Company towns all over again! It did no good for the employers and factory workers back then and it will do no good to the corporate workers now. We need to remind ourselves that these tech workers are humans, with a family and very much an equal part of society as any other. If the global giants are interested to build towns or improve the current situation, they must try to not own but actively participate in the community outside their campus.
Tech workers are married to their companies, always working, right from the minute they step into the shuttle bus that takes them to their ‘campus’ office, till the end of their working life some decades later. In the meanwhile, their life and family suffers because they just don’t have the bandwidth for anything else besides their job, products or people outside their work.
Perhaps exploring various cuisines and traveling the globe is the only other thing they enjoy besides work, but that too comes as a job perk! Aarghh! I see this depressing phenomenon among close family friends and relatives, there is a slow and steady conversion of those folks into dumb workers of <insert giant company name>, where identity of self in society is almost negligible.
These future company towns, if not opened to community at large, is only going to create urban voids in the suburban life of the workers. It will result in more displacement and urban chaos, it will create Zuck-man and Woman, Droid man and woman!
We must be wary, watch out for the machine that we might morph into, and create the right species if at all we go down that hole!
Living in the most expensive(and over-rated) regions like the San Francisco Bay Area region of California only means one thing, competitive urban environments! Every person I know is struggling to balance and shift things around in a way that perhaps helps them commute lesser, save time in order to save money. Or they want to move closer to their child’s daycare, school or to either one of their workplace, to maximize their productive work-life every day.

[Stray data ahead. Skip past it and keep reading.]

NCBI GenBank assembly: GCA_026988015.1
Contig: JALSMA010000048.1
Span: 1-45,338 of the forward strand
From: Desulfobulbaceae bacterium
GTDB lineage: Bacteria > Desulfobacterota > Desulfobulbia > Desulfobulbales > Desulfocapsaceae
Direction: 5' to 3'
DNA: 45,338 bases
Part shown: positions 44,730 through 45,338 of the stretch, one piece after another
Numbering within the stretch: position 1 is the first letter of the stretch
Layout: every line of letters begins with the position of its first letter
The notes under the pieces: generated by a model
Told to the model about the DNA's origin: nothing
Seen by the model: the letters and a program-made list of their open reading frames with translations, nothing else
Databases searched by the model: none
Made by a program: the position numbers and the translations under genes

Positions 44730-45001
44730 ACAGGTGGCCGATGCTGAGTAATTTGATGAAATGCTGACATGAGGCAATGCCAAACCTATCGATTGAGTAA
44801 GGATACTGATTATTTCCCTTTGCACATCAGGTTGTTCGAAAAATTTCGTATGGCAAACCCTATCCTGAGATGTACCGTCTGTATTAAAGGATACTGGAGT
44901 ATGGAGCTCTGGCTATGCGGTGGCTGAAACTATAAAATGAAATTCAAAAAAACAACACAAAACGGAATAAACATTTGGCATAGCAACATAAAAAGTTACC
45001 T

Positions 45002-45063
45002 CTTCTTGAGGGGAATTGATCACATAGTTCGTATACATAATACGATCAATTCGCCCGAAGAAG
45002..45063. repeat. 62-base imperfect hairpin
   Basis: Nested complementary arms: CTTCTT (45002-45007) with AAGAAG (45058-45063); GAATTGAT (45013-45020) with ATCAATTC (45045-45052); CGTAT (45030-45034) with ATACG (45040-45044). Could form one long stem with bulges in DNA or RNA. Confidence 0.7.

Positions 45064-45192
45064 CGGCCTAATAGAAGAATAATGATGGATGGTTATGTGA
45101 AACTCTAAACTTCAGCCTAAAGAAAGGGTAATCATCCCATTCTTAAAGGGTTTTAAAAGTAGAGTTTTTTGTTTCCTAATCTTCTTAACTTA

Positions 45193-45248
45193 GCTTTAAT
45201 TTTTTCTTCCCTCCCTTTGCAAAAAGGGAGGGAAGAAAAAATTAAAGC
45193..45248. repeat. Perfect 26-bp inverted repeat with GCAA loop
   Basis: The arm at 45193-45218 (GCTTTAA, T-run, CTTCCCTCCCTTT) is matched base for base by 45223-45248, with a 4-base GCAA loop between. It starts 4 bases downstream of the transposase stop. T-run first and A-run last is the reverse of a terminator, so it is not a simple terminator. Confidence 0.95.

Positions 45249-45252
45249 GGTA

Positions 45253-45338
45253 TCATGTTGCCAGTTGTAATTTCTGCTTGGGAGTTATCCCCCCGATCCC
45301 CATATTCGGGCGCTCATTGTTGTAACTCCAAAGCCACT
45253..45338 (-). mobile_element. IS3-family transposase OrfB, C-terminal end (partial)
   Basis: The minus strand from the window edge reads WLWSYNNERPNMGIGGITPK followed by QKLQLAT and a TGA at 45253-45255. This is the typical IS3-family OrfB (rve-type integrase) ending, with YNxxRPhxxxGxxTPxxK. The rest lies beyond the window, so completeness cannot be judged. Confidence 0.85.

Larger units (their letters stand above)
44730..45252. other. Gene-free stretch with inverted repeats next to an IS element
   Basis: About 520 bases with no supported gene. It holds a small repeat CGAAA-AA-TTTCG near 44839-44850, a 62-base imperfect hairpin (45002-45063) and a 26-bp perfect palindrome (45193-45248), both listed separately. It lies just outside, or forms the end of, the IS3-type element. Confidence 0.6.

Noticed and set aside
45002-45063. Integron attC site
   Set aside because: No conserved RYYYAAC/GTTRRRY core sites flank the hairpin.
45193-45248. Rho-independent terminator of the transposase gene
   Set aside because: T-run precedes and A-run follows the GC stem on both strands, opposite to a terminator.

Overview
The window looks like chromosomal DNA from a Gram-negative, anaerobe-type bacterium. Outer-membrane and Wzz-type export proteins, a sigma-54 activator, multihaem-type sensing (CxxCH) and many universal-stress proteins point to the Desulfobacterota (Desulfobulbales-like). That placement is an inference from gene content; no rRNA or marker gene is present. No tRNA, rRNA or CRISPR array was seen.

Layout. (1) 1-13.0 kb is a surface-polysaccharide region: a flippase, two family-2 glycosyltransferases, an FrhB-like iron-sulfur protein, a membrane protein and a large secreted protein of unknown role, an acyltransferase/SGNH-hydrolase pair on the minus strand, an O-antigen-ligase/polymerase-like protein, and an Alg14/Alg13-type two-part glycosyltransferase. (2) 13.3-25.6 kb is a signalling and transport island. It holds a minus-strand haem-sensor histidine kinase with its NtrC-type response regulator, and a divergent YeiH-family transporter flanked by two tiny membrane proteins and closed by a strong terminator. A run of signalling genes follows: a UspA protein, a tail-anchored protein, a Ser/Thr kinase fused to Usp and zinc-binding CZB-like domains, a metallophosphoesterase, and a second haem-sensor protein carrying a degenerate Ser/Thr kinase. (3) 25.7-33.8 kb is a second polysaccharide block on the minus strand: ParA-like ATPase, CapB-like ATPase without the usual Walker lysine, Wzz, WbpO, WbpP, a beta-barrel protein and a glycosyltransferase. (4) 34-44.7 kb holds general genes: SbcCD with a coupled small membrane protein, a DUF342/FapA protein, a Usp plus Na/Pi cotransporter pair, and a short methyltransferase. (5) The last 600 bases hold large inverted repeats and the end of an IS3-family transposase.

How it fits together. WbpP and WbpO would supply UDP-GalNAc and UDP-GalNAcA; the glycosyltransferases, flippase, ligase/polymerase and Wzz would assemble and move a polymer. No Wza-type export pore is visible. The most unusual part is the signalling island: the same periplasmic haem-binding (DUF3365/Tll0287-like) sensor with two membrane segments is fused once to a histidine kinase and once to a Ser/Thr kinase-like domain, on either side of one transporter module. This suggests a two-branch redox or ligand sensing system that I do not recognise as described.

This commute and the struggle everyday means nothing if one were to be in a flux all the time. I sit in front of this computer this cold and wet morning, seeking an outlet for the urban chaos that we are part of in the Bay Area today.
Since the beginning of this year, each day is plunged with competition in the housing market. Most homes in the Bay Area are dated, they need extensive remodeling, or the costs to obtain and beat the purchasing cash giants to maintain and insure some same process is positively exhausting.
To beat it all, seeking a nice modern home environment seems like a distant dream and unattainable for middle class working couples.
The billions of humans that live on this earth only aspire one thing, dirt. A small portion of dirt, on this finite earth with all its finite resources.
I stepped outside wearing a thick silk nine yard saree, braving the cold January morning, to prove that life in California for a South Indian woman could be the same as that she experienced in India. I was determined to draw a kolam on Pongal day in 2013 only because that was one of the few elements I wanted to retain among the many other symbols of our culture. Yes, we are at the point of being able to choose the symbols that represent us…..but I was so wrong then.
I did not draw my kolam in the frontyard as the typical Indian household does, this one was in my patio, surrounded by tall wooden fences that did not invite any neighbor in. I did not draw with kolam powder that is ubiquitous in every household in India, but in chalk.
I have a picture of that day’s kolam, because I wanted to send one to amma, and I remember her telling me to draw a pulli kolam (dot grid kolam.) I look back at that picture and it gives me a sad message. The kolam does not look good at all.
I have done better, I definitely know better, so here I am, many years later, making dotted kolam drawings of many elements that represent our current times. My kolams are here, in this page. This is my front yard. This space is the one outside my threshold, the place I meet my neighbors and keep in touch with family.